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    Some local bike shop is going to buy a box of these and then cream it renting them out. I'd say that's where the market would be.....buy a new bike and then for an extra $100 or so you get to rent the shockwiz for a week to set it up real all good like. Package deal.

    Though if you're spending say $5k on a bike, you're only dropping an extra 5% on a shockwiz to ensure that you're really getting the best value out of it. Personally i'd love to have one but don't own a dually at the moment and the fork on my hardtail is a coil fork.

    I'll probably buy one next time i upgrade, as that will be a dually and then its really only costing $125 per end when you think about it. Seems like a bargain to me - last time i was running air suspension i had absolutely no idea what i was doing or what should feel good and what shouldn't. I'd suspect that I'm not alone. Most people just play with the settings aimlessly not really putting much process into it.

    This will just bring existing tech used by manufacturers to consumers. Bring it on.
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    MTB Precision John U's Avatar
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    I reckon someone could make some dough taking people riding and educating them about shock tuning. It's a service I would pay for. Not so sure I'd pay for this though. It's just more data, not necessarily with any learning.
    "People who say it cannot be done should not interrupt those who are doing it". - George Bernard Shaw

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    Quote Originally Posted by GeoffRidesBikes View Post
    ...This will just bring existing tech used by manufacturers to consumers. Bring it on.
    I'm not sure about this. This device can only measure air pressure. I haven't seen any commercial setups that use this as a measurement. Most systems are like the one pictured above where shock/fork position is measured using linear potentiometers. Presumably, there is some clever maths in the device that can translate changes in air pressure in the fork/shock to fork and shock position. My gut feeling is that simply measuring changes in air pressure will not be accurate enough to get the type of data you need for accurate suspension tuning.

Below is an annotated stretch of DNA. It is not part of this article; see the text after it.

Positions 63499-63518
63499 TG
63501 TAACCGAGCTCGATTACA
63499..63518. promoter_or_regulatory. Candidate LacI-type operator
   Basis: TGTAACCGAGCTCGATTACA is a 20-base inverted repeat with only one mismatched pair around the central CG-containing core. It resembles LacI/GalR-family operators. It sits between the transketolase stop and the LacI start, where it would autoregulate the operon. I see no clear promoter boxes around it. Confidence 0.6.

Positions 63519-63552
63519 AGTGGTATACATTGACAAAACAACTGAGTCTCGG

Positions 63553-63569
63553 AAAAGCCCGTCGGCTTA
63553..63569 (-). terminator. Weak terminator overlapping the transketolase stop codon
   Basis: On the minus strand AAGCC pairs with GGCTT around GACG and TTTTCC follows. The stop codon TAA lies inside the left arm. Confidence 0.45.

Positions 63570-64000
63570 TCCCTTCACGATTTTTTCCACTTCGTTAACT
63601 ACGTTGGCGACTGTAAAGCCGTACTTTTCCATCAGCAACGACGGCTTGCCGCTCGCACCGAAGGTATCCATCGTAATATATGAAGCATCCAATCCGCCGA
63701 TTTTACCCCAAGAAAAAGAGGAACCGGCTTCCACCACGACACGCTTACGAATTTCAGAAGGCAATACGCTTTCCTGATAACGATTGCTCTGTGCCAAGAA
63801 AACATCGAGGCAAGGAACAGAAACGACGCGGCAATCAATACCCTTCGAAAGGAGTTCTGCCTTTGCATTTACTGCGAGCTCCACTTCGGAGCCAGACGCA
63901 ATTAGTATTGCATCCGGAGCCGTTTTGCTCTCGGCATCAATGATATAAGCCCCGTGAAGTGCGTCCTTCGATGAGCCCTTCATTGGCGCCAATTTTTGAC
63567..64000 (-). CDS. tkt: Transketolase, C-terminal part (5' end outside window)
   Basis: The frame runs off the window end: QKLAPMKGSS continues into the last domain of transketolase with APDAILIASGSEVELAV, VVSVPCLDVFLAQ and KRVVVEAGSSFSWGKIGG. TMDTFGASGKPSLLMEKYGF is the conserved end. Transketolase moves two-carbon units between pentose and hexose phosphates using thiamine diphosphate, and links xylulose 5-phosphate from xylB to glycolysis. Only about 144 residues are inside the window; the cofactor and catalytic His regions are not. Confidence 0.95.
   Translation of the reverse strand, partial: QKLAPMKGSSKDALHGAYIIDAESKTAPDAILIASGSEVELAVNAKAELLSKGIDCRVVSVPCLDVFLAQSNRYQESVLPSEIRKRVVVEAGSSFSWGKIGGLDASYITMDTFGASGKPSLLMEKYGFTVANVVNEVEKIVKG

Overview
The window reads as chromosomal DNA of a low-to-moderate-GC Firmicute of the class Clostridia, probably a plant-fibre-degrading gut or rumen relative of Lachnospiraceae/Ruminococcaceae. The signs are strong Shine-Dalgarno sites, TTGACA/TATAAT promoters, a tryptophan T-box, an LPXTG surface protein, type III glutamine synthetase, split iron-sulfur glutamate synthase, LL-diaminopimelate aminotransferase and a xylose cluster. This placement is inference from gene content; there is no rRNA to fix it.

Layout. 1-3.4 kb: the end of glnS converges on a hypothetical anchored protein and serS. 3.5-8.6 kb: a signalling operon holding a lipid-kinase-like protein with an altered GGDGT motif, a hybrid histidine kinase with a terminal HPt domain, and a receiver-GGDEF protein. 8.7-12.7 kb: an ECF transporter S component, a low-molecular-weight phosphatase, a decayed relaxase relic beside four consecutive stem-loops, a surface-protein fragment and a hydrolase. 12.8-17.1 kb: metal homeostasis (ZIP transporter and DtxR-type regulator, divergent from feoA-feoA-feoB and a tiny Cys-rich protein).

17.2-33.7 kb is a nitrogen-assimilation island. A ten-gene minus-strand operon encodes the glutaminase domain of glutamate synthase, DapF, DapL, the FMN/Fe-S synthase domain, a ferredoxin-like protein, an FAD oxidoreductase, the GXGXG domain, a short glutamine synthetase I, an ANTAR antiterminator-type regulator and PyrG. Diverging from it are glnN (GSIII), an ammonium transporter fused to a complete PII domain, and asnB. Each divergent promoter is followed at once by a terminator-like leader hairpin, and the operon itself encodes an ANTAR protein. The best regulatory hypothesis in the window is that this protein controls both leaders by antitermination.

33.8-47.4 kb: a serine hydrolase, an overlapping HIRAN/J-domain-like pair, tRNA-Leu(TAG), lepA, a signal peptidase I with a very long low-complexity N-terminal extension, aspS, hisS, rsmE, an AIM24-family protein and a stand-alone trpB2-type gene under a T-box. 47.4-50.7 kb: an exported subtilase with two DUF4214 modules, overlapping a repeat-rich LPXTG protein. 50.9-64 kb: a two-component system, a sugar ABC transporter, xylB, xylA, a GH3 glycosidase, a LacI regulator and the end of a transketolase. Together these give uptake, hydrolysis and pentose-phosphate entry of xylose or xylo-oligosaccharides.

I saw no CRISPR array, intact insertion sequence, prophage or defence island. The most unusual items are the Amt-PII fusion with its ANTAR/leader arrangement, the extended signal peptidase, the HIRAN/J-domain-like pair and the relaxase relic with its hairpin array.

For shock tuning and analysis on the trail I use a tripod and the 120fps mode on my panny digital camera. It really enables you to see what's going on. It also enables you to analyse rider position, which on a MTB is the thing that has the most affect on the suspension.
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    Quote Originally Posted by John U View Post
    I reckon someone could make some dough taking people riding and educating them about shock tuning. It's a service I would pay for. Not so sure I'd pay for this though. It's just more data, not necessarily with any learning.
    Yes, that is an incredible idea! I probably wouldn't buy it but definitely see the worth in it. Business opportunities, someone is going to make a killing.
    Quote Originally Posted by safreek View Post
    but then he went strange and got a scooter.
    Alles hat ein Ende nur die Wurst hat zwei

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    In my limited experience in parallel motorsport one thing a lot of riders lack is the ability to identify, clearly, what is wrong and what they want to change. So I'm torn as on one hand automating this and taking that potential skill away from riders is not in their LT interests if they want to be a better rider, but on the other most people don't ride for a better lap time so it will no doubt have some appeal.